Simple as it may seem, a good marketing strategy starts with the title of your book. You may have an enticing cover design or a captivating first line, but a boring title will get your book nowhere. The title of a book often determines whether a buyer will pick it or not. Readers often judge a book by its title. If the title is not interesting enough to grab a reader immediately there’s a slim chance it will be picked for publication. 

The whole process of choosing the right title can be overwhelming. It is not just enough to come up with a memorable title, you also want it to capture the tone of the book. Is it romantic, scary, or sweet? A mix of genres? There is stiff competition in the writing industry and thousands of titles on the market. As a writer, you have mere seconds to impress potential readership with your title. 

Think of the title as a siren call, tempting all potential readers to pick your book. If you take time to craft the perfect title people will be interested in your book, even if you are an unknown author who is self-published.1 The right title should entice readers to want to know more about the story. Take for example The Silence of the Lambs by Thomas Harris. It’s a mysterious and evocative enough phrase to draw readers in. 

Success does not come on a silver platter; writers know this all too well. As challenging as it may seem, it is possible to choose an intriguing title. It’s helpful to consider published authors’ experiences2 and editors’ notes on the kind of titles that sell more. If you’re looking for more guidance for creating that perfect title, here are some useful guidelines.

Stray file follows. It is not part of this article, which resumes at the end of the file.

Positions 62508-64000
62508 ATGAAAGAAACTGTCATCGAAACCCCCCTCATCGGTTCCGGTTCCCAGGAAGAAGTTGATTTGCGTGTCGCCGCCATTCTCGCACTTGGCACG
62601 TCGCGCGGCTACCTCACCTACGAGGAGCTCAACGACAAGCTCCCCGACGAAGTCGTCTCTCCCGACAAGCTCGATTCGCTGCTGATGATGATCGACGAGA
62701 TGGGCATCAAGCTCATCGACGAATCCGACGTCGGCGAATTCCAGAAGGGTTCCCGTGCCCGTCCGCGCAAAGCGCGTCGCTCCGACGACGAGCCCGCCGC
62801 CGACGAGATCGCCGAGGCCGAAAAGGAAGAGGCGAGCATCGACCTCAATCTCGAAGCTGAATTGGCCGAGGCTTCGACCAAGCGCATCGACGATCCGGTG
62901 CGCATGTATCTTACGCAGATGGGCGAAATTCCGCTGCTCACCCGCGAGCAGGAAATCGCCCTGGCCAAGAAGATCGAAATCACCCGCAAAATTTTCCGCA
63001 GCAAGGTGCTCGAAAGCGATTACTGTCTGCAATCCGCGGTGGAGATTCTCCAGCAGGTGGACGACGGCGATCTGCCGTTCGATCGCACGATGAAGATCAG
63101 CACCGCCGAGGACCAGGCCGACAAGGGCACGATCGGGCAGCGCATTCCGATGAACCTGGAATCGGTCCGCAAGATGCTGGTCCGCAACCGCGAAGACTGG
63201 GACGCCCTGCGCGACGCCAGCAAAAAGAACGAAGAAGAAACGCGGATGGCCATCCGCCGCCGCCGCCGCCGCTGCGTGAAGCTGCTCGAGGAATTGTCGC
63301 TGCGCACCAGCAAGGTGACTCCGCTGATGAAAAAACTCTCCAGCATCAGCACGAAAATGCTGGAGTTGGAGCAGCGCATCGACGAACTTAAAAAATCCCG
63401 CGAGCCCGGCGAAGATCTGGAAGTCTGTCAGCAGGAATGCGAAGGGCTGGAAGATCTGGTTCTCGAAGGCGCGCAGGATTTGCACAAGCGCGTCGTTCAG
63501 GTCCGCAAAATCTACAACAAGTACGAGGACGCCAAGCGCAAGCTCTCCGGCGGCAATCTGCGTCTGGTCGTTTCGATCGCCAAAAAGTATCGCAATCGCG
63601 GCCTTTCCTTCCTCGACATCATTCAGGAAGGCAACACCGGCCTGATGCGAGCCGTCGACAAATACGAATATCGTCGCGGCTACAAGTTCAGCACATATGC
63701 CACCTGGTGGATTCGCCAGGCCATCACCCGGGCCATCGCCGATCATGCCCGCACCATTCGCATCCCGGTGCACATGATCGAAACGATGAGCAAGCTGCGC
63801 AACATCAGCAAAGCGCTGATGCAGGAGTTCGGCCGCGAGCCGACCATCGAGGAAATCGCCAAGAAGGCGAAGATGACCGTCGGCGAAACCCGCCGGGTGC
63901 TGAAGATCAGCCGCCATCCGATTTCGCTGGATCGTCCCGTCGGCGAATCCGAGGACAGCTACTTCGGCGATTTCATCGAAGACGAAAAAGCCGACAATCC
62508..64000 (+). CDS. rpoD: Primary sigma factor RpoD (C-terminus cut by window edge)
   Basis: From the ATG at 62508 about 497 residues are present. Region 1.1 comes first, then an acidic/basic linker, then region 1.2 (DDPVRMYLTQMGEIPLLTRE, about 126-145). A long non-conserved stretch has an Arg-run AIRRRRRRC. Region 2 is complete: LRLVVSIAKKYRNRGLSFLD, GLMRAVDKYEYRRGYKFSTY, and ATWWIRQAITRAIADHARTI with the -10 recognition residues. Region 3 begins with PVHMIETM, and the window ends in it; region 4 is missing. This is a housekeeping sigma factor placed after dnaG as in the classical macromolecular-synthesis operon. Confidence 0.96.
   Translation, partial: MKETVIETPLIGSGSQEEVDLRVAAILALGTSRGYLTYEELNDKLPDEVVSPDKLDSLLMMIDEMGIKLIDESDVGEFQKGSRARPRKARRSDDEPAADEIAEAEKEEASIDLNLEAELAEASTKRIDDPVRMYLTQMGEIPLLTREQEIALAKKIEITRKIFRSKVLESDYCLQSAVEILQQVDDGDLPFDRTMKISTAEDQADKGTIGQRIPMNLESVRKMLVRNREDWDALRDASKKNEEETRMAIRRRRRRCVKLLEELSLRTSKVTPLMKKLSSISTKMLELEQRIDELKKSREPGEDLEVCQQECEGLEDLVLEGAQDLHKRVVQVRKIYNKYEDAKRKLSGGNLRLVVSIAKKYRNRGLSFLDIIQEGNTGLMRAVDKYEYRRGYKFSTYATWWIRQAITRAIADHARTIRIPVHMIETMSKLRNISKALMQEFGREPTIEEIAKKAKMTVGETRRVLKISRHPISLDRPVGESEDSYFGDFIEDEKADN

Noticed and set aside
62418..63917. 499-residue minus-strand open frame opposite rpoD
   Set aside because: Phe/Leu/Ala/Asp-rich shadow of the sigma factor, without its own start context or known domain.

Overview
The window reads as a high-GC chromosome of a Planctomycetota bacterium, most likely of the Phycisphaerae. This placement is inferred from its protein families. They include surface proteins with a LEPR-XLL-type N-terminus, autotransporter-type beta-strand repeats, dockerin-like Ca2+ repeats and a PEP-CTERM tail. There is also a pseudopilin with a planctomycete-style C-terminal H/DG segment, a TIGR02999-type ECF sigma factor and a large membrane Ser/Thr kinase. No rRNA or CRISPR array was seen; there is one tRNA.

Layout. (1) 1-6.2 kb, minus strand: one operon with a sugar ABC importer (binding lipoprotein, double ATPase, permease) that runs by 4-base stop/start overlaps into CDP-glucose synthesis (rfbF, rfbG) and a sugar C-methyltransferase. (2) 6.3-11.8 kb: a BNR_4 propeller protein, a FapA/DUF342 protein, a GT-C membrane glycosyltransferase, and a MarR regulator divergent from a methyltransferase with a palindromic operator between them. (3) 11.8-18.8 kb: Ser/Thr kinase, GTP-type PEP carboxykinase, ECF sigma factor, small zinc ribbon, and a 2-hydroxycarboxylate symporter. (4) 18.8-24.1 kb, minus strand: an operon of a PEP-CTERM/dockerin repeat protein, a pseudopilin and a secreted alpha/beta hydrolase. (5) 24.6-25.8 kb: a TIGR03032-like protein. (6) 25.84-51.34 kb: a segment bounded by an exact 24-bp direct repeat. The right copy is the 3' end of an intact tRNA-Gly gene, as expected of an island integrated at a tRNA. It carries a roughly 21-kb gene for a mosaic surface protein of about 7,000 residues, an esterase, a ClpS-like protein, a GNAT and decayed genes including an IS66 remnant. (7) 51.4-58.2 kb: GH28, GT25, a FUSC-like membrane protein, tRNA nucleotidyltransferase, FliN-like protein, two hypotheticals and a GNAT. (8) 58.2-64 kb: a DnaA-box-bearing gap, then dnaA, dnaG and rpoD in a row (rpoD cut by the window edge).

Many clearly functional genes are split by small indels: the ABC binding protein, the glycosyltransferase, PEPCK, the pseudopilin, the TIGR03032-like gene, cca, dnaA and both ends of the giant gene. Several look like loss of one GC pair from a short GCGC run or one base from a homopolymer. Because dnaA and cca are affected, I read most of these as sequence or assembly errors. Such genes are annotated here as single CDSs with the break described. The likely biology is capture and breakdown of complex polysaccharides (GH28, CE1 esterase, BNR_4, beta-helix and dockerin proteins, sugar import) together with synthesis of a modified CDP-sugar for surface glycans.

Keep the Rules in Mind 

The first thing to remember before you write your tile is the five main rules of a book title. The title should be: 

Short: The marketing approach has been revolutionized by the internet. Digital platforms are the in-thing when it comes to selling your books. As long as you keep the title short, they can be used practically anywhere you deem fit to sell them: in tweets, in URLs, and as e-books. A short title allows for more space and flexibility of the cover design. 

Simple: Don’t give in to the urge to try to squeeze all the concepts into the title. You could end up confusing your readers with several unrelated topics. Keep it simple3 with one or two concepts.

Easy to remember: Avid readers often recommend good books to friends. If you want more publicity for your book via word of mouth, give it a title that is not just easy to remember but actually something memorable. 

A preview, not a summary: As much as you want to whet the appetite of your readers by dropping a hint of the story in the title, don’t summarize the whole story. Leave out the juicy details so they’re motivated to actually read your book! 

Unique: Your title should be unique and original. If you think you’ve landed on a good title, Google it to make sure it hasn’t been used (or overused). It can be difficult to find a title that’s not out there already, but a more original title helps your work stand out from the crowd. Unless you are ready for some unpleasant comparisons, make sure it’s unique!

The Importance of Brainstorming 

Write down every title that you can possibly think of, even if it seems bad! You might get inspiration from a notable phrase in your novel. It is also important to throw in relevant keywords so that when people search for a topic in your book, it will appear on search engine results such as Google and Amazon. Brainstorming for the perfect title is a lengthy process that can take months. But it is worth the effort for a title that will grab readers!